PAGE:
EuropaBio considers that any conceptualisation of UMN should be flexible and future-proof, built on the existing conceptualisation of UMN in the EU legal framework, and agreed upon in a multi-stakeholder forum involving all relevant stakeholders.
Why a prescriptive definition of a rare disease would be detrimental to patients:
The size of the rare disease population is estimated to be between 18 and 30 million in the EU and between 263 and 446 million worldwide.15 Yet, the rare disease population is not monolithic and population size varies widely across 6,000 rare diseases identified to date. A disease defined as rare in the EU (80% of which are of genetic origin and life-threatening) can affect as few as 1 patient and as many 245 000 people across the 5 in 10,000 prevalence threshold.
Narrowing the legal definition of a rare disease will negatively impact the rare disease population, as fewer orphan medicines will be developed, and create disparities between patients by assigning artificial value to certain diseases over others.
Any prescriptive definition of a rare disease or the creation of a legally binding list of UMN, would not only fail to address patient needs but ultimately stifle innovation and leave patients behind.
Agile, Stable, and Sustained: Tomorrow’s Innovation, Investment, and Excellence Is Built Today
The orphan ecosystem is a complex and interconnected system that demands predictability and certainty to foster, as exemplified by the success of the existing framework in accelerating the development of orphan medicines. Future policies should aim to foster that ecosystem to ensure it can address challenges of today and tomorrow, and contribute to Europe’s growth and competitiveness.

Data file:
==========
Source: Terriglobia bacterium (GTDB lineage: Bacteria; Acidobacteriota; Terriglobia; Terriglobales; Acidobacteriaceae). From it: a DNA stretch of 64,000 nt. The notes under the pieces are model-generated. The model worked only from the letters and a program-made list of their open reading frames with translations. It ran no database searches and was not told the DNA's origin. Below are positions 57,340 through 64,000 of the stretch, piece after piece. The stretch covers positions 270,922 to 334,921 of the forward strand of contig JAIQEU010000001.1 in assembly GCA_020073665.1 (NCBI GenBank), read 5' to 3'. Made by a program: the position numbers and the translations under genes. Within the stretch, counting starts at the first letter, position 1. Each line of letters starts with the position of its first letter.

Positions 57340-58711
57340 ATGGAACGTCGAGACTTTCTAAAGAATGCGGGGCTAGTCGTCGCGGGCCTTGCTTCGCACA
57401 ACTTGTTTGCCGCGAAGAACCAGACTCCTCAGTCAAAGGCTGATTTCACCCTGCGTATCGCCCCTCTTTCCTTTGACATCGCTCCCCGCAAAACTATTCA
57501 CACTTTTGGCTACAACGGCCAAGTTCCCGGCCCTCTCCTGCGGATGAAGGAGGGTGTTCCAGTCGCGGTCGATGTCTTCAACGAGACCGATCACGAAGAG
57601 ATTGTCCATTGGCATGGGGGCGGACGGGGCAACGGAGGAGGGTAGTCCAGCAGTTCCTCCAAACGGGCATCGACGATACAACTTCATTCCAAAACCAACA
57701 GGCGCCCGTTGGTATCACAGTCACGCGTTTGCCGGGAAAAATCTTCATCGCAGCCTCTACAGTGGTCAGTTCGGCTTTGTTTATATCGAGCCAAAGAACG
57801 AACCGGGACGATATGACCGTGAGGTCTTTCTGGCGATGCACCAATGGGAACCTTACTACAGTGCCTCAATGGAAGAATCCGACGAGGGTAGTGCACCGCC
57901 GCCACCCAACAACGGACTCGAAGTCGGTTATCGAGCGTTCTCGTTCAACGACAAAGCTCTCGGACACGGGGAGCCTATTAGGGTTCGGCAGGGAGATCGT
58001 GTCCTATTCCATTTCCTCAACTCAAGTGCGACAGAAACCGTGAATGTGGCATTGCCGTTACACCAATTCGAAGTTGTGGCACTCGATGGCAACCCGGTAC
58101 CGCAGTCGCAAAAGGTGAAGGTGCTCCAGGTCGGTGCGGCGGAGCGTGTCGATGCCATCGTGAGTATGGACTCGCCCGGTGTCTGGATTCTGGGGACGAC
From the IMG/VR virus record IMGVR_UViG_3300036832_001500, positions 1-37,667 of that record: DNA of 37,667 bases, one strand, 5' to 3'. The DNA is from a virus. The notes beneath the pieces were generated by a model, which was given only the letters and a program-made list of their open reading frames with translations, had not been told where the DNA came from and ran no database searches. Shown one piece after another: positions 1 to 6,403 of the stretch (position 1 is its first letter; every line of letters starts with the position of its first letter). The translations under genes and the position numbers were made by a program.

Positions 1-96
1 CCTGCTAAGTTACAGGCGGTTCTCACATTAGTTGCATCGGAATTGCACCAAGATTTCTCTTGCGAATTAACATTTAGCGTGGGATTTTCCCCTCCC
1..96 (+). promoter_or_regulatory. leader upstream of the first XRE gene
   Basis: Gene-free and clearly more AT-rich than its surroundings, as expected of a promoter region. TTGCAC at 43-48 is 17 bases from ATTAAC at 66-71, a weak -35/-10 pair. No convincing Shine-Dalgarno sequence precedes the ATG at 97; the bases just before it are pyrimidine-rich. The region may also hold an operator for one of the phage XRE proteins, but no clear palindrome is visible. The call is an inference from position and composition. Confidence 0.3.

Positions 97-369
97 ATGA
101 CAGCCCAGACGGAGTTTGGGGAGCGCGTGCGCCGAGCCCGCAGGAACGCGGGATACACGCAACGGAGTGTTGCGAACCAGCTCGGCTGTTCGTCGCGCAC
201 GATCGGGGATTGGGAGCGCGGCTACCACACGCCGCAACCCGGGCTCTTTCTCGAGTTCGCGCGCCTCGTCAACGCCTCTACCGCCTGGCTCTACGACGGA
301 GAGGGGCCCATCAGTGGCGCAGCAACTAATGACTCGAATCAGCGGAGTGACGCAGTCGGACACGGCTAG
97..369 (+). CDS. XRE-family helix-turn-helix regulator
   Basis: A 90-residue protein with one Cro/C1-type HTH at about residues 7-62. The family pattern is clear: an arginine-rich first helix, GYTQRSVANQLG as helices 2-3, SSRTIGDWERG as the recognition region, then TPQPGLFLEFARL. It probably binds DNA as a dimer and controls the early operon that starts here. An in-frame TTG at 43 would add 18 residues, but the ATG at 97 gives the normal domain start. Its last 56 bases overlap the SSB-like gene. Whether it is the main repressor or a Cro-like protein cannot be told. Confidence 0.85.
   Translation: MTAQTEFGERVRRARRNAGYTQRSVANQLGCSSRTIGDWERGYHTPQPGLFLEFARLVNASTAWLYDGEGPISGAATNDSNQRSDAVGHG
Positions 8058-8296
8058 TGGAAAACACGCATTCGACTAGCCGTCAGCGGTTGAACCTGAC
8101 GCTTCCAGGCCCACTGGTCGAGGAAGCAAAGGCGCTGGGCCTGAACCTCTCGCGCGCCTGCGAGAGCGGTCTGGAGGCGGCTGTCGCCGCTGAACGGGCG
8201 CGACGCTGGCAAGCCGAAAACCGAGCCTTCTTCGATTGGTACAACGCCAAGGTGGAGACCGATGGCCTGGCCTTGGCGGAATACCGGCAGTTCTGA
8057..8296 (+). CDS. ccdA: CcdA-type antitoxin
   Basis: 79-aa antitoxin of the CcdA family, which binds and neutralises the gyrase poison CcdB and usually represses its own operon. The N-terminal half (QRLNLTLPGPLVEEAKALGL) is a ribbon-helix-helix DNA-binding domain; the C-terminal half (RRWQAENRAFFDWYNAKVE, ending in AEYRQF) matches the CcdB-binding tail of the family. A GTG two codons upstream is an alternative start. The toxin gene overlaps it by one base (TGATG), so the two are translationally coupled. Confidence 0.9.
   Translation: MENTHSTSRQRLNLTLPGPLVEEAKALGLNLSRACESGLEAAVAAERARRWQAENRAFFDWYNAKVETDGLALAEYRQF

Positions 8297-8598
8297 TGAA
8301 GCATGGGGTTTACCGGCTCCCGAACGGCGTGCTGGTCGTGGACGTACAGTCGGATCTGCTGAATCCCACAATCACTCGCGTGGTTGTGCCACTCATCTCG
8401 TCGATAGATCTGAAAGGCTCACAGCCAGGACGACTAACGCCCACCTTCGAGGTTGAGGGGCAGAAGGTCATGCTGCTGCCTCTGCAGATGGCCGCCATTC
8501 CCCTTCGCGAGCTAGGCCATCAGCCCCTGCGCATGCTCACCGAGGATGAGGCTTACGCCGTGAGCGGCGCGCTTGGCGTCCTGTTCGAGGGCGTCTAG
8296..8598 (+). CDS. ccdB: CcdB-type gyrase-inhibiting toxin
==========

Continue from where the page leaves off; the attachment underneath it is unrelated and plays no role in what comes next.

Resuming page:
The ability to provide life-changing treatment to European patients requires an agile regulatory environment, a stable incentives framework, and sustained investment to drive innovation in areas of unmet medical need. Europe has a strong research base whose growth and innovation potential should be supported. Greater attention should be directed towards basic research to improve the scientific understanding of orphan diseases to better guide clinical developments. Efforts should also be made to increase the complementarity between different actors of the biopharmaceutical value chain to reduce the time products take to reach patients.
The revision of the OMP Regulations is an opportunity to build on past successes and enable Europe to become a leading centre of excellence for orphan and paediatric innovation in the decades to come.